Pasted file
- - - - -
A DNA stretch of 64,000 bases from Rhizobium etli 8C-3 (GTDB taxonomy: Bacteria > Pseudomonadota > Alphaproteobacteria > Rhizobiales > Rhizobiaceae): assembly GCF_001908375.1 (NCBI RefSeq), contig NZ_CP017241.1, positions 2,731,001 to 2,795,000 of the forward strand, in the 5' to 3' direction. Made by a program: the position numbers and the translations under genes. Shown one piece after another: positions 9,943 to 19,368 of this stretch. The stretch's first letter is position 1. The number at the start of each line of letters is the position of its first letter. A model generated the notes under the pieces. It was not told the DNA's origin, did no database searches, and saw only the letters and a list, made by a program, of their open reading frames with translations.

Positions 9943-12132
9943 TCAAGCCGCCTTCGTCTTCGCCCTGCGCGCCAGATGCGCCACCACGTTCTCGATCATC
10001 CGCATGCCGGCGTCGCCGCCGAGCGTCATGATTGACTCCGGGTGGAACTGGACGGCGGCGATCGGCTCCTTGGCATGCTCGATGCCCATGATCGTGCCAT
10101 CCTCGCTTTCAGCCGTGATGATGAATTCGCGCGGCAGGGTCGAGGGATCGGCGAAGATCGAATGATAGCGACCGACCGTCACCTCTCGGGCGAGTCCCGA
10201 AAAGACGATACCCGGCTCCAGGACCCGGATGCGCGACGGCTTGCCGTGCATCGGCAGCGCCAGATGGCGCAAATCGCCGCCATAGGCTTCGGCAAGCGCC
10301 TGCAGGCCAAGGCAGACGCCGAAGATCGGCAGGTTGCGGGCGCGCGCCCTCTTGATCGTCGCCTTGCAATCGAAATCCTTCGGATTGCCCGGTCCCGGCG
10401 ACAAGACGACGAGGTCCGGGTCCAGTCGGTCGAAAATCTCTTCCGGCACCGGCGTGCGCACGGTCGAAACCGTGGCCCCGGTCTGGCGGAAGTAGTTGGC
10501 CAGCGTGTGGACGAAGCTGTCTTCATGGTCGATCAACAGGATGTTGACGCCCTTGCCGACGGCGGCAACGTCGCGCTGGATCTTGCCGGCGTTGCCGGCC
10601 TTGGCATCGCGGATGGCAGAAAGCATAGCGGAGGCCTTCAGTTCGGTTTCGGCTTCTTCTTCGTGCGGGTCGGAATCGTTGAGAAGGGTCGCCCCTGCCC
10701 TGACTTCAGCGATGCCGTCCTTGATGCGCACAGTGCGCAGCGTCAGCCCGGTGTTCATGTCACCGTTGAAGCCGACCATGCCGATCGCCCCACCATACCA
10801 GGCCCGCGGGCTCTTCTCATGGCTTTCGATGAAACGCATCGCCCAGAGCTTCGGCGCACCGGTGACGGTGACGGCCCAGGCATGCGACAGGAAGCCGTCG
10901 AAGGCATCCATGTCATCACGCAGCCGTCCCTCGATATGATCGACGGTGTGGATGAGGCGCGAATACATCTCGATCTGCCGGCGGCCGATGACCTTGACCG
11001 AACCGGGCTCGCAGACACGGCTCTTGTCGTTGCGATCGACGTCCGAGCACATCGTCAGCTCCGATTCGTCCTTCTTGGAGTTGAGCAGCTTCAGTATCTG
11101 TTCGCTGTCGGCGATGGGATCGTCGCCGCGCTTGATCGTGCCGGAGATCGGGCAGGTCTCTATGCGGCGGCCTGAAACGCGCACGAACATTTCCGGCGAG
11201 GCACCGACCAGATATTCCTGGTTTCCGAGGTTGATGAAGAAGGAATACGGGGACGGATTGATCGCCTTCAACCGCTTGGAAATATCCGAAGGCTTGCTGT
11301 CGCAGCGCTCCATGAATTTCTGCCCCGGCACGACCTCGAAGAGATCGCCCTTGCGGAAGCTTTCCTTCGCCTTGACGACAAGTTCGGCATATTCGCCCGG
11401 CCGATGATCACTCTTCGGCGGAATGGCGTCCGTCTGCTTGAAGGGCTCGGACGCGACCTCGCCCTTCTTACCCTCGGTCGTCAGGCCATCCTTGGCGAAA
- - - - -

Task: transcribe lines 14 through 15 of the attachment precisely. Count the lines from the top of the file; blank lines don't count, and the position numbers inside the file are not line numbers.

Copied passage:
11001 AACCGGGCTCGCAGACACGGCTCTTGTCGTTGCGATCGACGTCCGAGCACATCGTCAGCTCCGATTCGTCCTTCTTGGAGTTGAGCAGCTTCAGTATCTG
11101 TTCGCTGTCGGCGATGGGATCGTCGCCGCGCTTGATCGTGCCGGAGATCGGGCAGGTCTCTATGCGGCGGCCTGAAACGCGCACGAACATTTCCGGCGAG